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Viewing upcoming talks containing the keyword: 7
Speaker: Sir Ed Southern (Oxford)
Prof Sir Ed Southern, FRS Oxford University, Professor of Biochemistry Emeritus The focus of this lecture will be discussing technology development for genomic and functional genomics analyses.In the mid-1970s, Ed Southern developed a technique for transferring DNA from gels onto nitrocellulose paper; the Southern blotting. It quickly became a widespread technique and provided a template for mapping the human genome. The following Northern and Western blotting procedures have made a huge impact on the study of genes and proteins, significantly advancing biomedical research.Later on, Ed made another crucial contribution with the development of microarray technology which allows parallelising large screening of biological material. Microarrays are widely used both in basic research as well as in clinical diagnostic settings.Ed Southern, who is a Fellow of the Royal Society, has received the Royal Medal of the Royal Society of London in 1998, was made a Knight Bachelor in the June 2003 and was awarded the Lasker Award in 2005. Currently, Ed Southern is the Founder, Chairman and Chief Science Advisor of Oxford Gene Technology. http://www.ogt.co.uk/about/company/management/board_members/professor_sir_edwin_southern Host: Silvia Paracchini
On: October 1, 2014 From: 15h30 To: 16h30View talk
Speaker: Mr Bernd Ebenhoch (University of St Andrews)
Organic solar cells have great potential for cost-effective and large area electricity production, but their applicability is limited by the relatively low efficiency. In this talk I report investigations of novel materials and the underlying principles of organic solar cells. I will show that â‘ the charge carrier mobility of organic semiconductors in the active layer of polymer solar cells has a rather small influence on the power conversion efficiency. Cooling solar cells of the polymer:fullerene blend PTB7:PC71BM from room temperature to 77 K decreased the hole mobility by a factor of thousand but the device efficiency only halved. â‘¡Subphthalocyanine molecules, which are commonly used as electron donor materials in vacuum-deposited active layers of organic solar cells, can, by a slight structural modification, also be used as efficient electron acceptor materials in solution-deposited active layers. These acceptors offer, compared to standard fullerene acceptors, advantages of a stronger light absorption at the peak of the solar spectrum. â‘¢A low band-gap polymer donor material requires a careful selection of the acceptor material in order to achieve efficient charge separation and a maximum open circuit voltage. â‘£The use of a processing additive in the casting solution for the active layer of organic solar cells of PTB7:PC71BM strongly influences the morphology, which leads not only to an optimum of charge separation but also to optimal charge collection.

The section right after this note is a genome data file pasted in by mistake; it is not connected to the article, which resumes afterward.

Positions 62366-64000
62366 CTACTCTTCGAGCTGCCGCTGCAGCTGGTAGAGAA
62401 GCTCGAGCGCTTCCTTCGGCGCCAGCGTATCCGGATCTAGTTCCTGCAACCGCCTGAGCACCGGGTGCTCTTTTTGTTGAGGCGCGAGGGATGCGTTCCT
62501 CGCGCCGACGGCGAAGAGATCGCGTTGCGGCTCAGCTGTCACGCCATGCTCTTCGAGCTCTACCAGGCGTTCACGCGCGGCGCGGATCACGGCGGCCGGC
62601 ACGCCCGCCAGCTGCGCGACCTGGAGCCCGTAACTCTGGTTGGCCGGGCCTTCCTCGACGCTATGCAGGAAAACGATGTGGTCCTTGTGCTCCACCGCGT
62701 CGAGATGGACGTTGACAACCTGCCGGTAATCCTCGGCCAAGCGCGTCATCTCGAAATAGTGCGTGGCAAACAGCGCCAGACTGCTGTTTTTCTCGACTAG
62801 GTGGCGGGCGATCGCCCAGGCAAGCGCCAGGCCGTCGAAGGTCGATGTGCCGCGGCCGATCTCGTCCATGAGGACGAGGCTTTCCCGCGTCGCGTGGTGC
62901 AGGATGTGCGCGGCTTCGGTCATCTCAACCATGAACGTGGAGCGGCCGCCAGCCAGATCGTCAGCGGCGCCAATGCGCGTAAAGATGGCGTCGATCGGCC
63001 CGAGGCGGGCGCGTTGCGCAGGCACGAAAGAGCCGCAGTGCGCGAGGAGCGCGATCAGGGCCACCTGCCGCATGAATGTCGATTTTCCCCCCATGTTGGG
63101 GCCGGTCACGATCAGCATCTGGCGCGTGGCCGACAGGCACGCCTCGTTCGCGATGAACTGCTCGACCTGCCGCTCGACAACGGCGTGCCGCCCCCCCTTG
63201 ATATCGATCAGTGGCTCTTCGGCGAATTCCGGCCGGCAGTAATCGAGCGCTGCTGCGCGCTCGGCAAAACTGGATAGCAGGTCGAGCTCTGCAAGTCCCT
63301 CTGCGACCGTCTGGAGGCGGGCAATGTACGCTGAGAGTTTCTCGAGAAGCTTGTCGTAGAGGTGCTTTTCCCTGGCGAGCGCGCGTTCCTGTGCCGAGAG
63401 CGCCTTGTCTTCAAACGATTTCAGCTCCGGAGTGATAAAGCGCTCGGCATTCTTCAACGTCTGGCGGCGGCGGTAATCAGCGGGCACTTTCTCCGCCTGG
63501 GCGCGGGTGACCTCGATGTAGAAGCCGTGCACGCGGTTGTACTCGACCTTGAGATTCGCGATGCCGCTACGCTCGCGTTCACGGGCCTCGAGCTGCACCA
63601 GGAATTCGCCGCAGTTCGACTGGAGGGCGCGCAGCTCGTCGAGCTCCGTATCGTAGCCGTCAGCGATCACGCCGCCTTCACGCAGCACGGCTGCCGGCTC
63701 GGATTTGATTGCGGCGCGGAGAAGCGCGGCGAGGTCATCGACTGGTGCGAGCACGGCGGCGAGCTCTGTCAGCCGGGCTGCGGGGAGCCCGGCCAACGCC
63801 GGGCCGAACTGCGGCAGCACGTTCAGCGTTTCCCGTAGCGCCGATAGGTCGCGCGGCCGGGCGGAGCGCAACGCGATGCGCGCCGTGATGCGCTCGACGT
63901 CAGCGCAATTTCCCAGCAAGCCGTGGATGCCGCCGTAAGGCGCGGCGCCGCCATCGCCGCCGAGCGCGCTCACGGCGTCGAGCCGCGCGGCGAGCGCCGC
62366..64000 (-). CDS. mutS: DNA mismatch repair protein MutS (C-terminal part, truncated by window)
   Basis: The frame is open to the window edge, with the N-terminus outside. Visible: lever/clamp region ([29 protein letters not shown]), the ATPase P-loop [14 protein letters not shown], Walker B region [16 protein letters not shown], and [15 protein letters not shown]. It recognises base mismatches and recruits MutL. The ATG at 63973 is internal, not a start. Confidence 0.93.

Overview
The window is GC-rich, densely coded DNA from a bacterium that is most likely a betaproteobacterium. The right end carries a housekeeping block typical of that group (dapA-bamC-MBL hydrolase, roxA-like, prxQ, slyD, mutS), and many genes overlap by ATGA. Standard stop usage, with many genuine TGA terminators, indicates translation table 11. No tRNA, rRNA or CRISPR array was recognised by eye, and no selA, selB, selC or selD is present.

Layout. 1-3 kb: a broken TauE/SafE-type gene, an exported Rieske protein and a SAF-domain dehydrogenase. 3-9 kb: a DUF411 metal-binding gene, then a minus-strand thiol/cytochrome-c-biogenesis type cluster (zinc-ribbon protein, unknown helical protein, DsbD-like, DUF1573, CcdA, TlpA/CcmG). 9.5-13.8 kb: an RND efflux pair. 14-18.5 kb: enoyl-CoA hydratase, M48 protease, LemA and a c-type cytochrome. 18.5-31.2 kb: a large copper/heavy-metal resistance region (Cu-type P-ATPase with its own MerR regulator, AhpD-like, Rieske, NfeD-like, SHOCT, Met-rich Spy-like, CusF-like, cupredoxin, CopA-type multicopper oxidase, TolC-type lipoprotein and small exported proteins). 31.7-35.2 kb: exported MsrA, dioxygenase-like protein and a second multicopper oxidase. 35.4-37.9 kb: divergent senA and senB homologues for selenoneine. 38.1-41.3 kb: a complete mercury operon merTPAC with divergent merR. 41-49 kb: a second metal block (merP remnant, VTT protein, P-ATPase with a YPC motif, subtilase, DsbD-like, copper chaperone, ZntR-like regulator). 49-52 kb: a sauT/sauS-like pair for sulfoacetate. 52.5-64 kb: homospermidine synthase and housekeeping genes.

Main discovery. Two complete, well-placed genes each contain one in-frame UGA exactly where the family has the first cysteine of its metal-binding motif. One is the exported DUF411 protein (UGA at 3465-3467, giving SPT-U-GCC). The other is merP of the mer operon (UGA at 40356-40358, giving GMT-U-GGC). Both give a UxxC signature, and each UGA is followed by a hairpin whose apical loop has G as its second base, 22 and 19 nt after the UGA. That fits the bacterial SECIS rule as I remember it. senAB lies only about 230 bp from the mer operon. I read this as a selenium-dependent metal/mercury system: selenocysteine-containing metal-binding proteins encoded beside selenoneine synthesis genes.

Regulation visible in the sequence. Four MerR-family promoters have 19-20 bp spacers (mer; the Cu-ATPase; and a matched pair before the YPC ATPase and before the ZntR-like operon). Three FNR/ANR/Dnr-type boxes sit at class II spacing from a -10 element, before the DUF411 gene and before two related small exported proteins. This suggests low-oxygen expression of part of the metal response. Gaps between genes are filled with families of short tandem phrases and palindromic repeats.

On: July 9, 2015 From: 13h00 To: 14h00View talk
Speaker: Prof Bart Jan Ravoo (University of Muenster)
Selfâ€assembly is emerging as a superior method to prepare adaptive and responsive nanomaterials. Responsive multivalent interactions are key to such versatile materials. This lecture will highlight soft material composed of cyclodextrins and/or superparamagnetic nanoparticles. It will be shown that using the hostâ€guest chemistry of cyclodextrins, we can form hydrogels as well as nanocapsules. We can also make “magnetic vesicles” that selfâ€assemble in microscale linear aggregates in aqueoussolution under the influence of a magnetic field. The metastable linear aggregates can be stabilized by a noncovalent and photoresponsive crossâ€linker, which can be photoisomerized between an adhesive and a nonadhesive configuration. Thus, the hybrid material responds to magnetic field as well as to light and a stable selfâ€assembled structure can only be obtained in a magnetic field in the presence of the noncovalent crossâ€linker. We have recently extended this strategy to superparamagnetic nanoparticles modified with cyclodextrin. These hybrid nanoparticles can befurther functionalized using host guest interaction and molecular recognition and they can be used to capture and isolate proteins.
References:1. A. Samanta, B. J. Ravoo, Angew. Chem. Int. Ed. 2014, 53, 12946–12950.2. S. Himmelein, V. Lewe, M. C. A. Stuart, B. J. Ravoo, Chem. Sci. 2014, 5, 1054â€1058.3. J. H. Schenkel, A. Samanta, B. J. Ravoo, Adv. Mater. 2014, 26, 1076–1080.
On: August 24, 2015 From: 15h30 To: 16h30View talk
Speaker: Prof Osamu Ishitani (Tokyo Institute of Technology)
Both the problems of the global warming and shortage of the fossil fuels have brought about great interest in photochemical utilization of CO2 with solar energy. Efficient photocatalysts for CO2 reduction must be necessary for development of such an important technology.
We have developed novel types of photocatalytic systems using metal complexes and/or semiconductors as a photocatalyst.1 In this presentation, I will focus on the architecture of two types of the photocatalysts using transition metal complexes:
(1) A mixed photocatalytic system including a ring-shaped Re(I) multinuclear complex as a photosensitizer2
(2) Ru(II)-Re(I) and Ru(II)-Re(I) supramolecular photocatalysts.3
The efficiency of the former photocatalytic system has been highest in the reported CO2-reduction photocatalysts (ï† = 82%), and the latter photocatalysts have been most robust (TON > 3000).
On: September 11, 2015 From: 15h30 To: 16h30View talk